New Yorkers: Do You Want Your Elections Bought, or Would You Prefer Them To Be Free?

New Yorkers: Do You Want Your Elections Bought, or Would You Prefer Them To Be Free?

(Oct. 24, 2021)—It’s difficult not to gag when looking at the “reforms” of the New York State elections that have been passed through the state legislature this past year. For years, if not decades, the ballot access requirements structure in New York elections has been known as the most corrupt in the nation, rivaling 1960s Texas, Alabama, and Mississippi for bias against independent candidates. If, however, anyone thought that the recent national donnybrook over “full ballot access for all” would have dampened New York’s penchant for corruption, they were wrong.

New York State is now increasing its prohibitions against independent candidates. The twisted, and perhaps marijuana-inspired logic apparently at work goes something like this: although anyone over 18 can vote and should do so, only those selected by a “legitimate party organization” should be “encouraged”—that is, allowed—to qualify for ballot status. “Everybody can vote, but nobody can run, except the pre-approved.” So, everyone can go to the ice cream store, but the only flavor served is vanilla, with a choice of two different cones.

At exactly the moment that dissatisfaction with both the Republican and Democratic parties is at an all-time high, New York State petitioning requirements (that have been unchanged for decades) are being tripled for independent candidates, from 15,000 to 45,000 signatures. What’s the reason? Did the state’s population triple? No; actually New York went from 19,378,102 in 2010, to 20,215,751 in 2020, a change of less than 1 million persons, and less than 5%. Why were the signatures tripled?

The rationalization for this decidedly un-democratic action is that “frivolous candidates” must be kept from ballot access because the state has decided, in the interest of “assisting legitimate candidates in offsetting the influence of big money in the elections(!)” to offer matching funds to all candidates that qualify. If you keep the requirements the same, it is argued, then the state will have to spend a lot of money on candidates that, clearly, “no one really wants to vote for,” despite the fact that at least 15,000 voters are required to sign their petitions. So, triple the requirements.

But wait. In the case of the United States Senate race, the requirements to run for office have also been tripled, but no matching funds are being offered for that race whatsoever! There is no way that this could have been merely overlooked in the rewrite of the ballot access requirements. If, indeed, such an “oversight” occurred, it shows the “depraved indifference” with which the entire process of elections is increasingly treated, both throughout the United States, and in New York State and New York City in particular (remember the “rank miscounting” of the New York City primary vote by Mayor “Doobie” De Blasio’s Board of Elections?).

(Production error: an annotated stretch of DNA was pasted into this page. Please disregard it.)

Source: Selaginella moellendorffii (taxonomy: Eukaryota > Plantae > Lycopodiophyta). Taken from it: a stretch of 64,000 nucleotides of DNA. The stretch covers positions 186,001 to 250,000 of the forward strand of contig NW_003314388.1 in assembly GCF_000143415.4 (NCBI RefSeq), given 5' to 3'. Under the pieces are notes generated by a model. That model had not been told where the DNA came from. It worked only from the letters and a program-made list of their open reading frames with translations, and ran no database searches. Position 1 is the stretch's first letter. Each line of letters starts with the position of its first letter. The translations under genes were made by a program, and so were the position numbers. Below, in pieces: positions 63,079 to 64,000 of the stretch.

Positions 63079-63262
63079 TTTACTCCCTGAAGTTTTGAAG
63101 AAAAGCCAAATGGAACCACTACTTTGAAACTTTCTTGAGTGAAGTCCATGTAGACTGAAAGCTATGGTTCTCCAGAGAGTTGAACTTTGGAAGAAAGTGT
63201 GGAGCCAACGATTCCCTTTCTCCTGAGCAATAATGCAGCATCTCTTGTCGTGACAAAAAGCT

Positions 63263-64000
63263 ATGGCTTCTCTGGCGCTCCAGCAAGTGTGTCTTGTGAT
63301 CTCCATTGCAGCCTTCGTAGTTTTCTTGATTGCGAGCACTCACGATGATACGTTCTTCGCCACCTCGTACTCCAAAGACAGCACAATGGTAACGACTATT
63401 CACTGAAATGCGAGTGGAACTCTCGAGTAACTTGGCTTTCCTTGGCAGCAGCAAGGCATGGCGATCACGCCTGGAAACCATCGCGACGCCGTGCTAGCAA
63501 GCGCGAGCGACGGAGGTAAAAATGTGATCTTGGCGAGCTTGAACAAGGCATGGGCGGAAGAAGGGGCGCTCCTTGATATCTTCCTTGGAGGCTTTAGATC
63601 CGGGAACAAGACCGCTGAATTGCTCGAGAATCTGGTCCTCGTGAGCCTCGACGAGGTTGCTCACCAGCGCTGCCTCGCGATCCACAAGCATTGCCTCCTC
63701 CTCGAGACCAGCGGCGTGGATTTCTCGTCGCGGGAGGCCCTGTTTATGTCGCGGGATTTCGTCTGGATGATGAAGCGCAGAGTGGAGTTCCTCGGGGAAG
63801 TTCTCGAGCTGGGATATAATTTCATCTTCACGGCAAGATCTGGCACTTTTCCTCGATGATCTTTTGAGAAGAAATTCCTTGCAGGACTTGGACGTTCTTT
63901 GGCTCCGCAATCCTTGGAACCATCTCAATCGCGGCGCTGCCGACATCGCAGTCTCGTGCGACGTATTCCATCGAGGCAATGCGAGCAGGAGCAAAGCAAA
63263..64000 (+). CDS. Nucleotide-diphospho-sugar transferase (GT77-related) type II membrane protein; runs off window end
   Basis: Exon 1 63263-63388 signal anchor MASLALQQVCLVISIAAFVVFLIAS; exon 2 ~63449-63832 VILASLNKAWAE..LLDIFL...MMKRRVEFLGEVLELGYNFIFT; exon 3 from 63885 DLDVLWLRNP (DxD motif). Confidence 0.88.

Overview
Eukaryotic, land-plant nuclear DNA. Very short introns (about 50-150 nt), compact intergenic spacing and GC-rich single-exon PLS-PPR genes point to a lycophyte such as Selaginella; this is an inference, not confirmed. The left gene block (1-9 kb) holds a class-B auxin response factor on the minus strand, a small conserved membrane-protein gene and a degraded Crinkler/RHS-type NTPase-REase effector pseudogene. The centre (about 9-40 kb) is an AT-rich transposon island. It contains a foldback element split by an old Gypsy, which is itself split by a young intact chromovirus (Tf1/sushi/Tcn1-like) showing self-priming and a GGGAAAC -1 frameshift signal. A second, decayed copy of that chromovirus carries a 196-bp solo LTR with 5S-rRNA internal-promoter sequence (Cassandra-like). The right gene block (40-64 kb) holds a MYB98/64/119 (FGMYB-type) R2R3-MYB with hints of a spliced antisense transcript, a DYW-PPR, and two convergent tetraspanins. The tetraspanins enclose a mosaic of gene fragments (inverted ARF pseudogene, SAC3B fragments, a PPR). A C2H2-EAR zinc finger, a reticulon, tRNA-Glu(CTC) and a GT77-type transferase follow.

Former Governor Andrew Cuomo is being blamed by many for this, and perhaps he should be. Yet these changes were passed into law by the state, despite the responsible objections of some lawmakers. And this leaves out the equally prohibitive period of time allotted for the collection of signatures—five weeks—which has not been tripled, to allow for compliance, although the number of signatures required was. New York State also demands that the petitioning be done before June, a discriminatory practice that has been declared unconstitutional in a number of states. For example, if the present New York State law was in effect here in 1856, the Republican Party, which was formed in July, 1856 to oppose the threatened extension of slavery into Kansas and Nebraska, could not have come into existence!

New York, and the nation, deserve independent candidates, with independent ideas and solutions. How can we lecture any country in the world about “free and equal elections” when New York State embarrasses America with Politburo-like “selections,” not elections, to “save money?” If you oppose depraved indifference, corruption, and duplicity in politics, join me in insisting that these arbitrary changes be vacated, and that the integrity of America’s electoral process be preserved.